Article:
Officer's daughter killed by drunk driver as he worked DUI checkpoint
INDIANAPOLIS, Indiana (WXIN) -- This holiday weekend, a sobering reminder not to get behind the wheel if you've been drinking. One IMPD officer has spent years keeping you safe from drunk drivers, only to lose his daughter in a drunken driving crash.
"I'm close to 4,000 DUI arrests," says IMPD officer Dan Shragal.
SEE ALSO: 'It felt good doing a good deed': Milwaukee bus driver's act of kindness goes a long way
Officer Shragal has spent the last 20 years working DUI checkpoints and arresting impaired drivers. None of those cases changed his life like the DUI crash that claimed his 22 year-old daughter's life two weeks ago in Ohio. Shragal was working at a DUI checkpoint when he got the phone call about his daughter's death.
"We had just taken a break and were coming back to finish up and my phone rang. I saw that it was Kirstin's mom and through the sobbing and the screaming she got out that Kirstin was dead," says Shragal.
Kirstin Burton was a new mother. Her 14-month-old son Orion was also in the car with her during the crash and was critically injured. Police found him in the back seat of the car.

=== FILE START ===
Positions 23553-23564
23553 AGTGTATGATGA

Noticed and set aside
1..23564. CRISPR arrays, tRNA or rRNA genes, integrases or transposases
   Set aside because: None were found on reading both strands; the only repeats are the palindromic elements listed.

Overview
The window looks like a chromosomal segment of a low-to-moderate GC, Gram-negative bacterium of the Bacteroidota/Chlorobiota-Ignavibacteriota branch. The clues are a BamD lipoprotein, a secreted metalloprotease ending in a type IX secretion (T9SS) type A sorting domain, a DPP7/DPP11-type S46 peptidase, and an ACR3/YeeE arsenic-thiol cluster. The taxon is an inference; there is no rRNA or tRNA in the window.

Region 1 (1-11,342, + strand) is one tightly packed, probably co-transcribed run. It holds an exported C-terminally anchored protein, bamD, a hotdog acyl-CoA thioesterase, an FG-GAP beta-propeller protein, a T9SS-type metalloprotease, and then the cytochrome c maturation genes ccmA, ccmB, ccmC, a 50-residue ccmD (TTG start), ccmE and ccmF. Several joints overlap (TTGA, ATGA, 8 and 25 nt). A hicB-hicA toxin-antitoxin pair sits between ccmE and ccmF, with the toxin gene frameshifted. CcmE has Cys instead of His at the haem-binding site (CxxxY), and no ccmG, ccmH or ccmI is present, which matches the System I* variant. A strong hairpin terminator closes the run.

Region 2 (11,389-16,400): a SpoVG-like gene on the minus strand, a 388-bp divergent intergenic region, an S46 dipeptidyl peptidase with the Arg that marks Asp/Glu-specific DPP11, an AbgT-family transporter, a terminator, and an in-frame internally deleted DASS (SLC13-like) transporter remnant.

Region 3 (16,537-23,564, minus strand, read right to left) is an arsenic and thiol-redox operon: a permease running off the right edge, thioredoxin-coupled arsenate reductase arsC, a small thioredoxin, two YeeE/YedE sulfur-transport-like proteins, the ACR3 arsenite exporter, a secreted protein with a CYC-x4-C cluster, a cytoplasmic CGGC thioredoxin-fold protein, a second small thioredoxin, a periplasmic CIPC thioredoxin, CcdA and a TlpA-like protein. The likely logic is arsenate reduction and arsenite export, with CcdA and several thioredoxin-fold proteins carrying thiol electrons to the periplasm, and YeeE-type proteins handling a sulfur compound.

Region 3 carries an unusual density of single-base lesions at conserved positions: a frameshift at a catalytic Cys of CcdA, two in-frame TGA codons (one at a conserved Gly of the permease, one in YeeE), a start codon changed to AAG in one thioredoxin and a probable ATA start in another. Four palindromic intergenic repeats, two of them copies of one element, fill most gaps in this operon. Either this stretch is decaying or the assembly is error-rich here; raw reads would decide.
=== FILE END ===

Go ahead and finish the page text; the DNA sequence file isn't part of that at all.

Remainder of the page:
Photos of the officer and his late daughter:
"When we got to the hospital, they still could not tell us if he was going to live because the amount of blood that he lost," says Shragal.
Just hours before Kirstin was killed she posted an inspirational video on social media, talking about the importance of kindness and love.
Shragal is thankful he was able to talk with his daughter shortly before the crash; expressing his love for the girl he says brought love and light into other people's lives.
"I'm blessed that the last words I said to my daughter were 'I love you, sunshine' and she said 'I love you too, daddy.' That is the last time I spoke to her," says Shragal.
Officer Shragal says this terrible tragedy will not defeat him. He wants to get back out on the roads with his fellow officers to prevent impaired drivers from taking an innocent life.
"I don't want to have another father bury his daughter or his son or children to lose a mom or a dad. It is destructive," says Shragal.
More from AOL.com:
Rivalry easier on Williams sisters than family, fans
The world's 30 unfriendliest cities
World Health Organization: Polio detected in Mali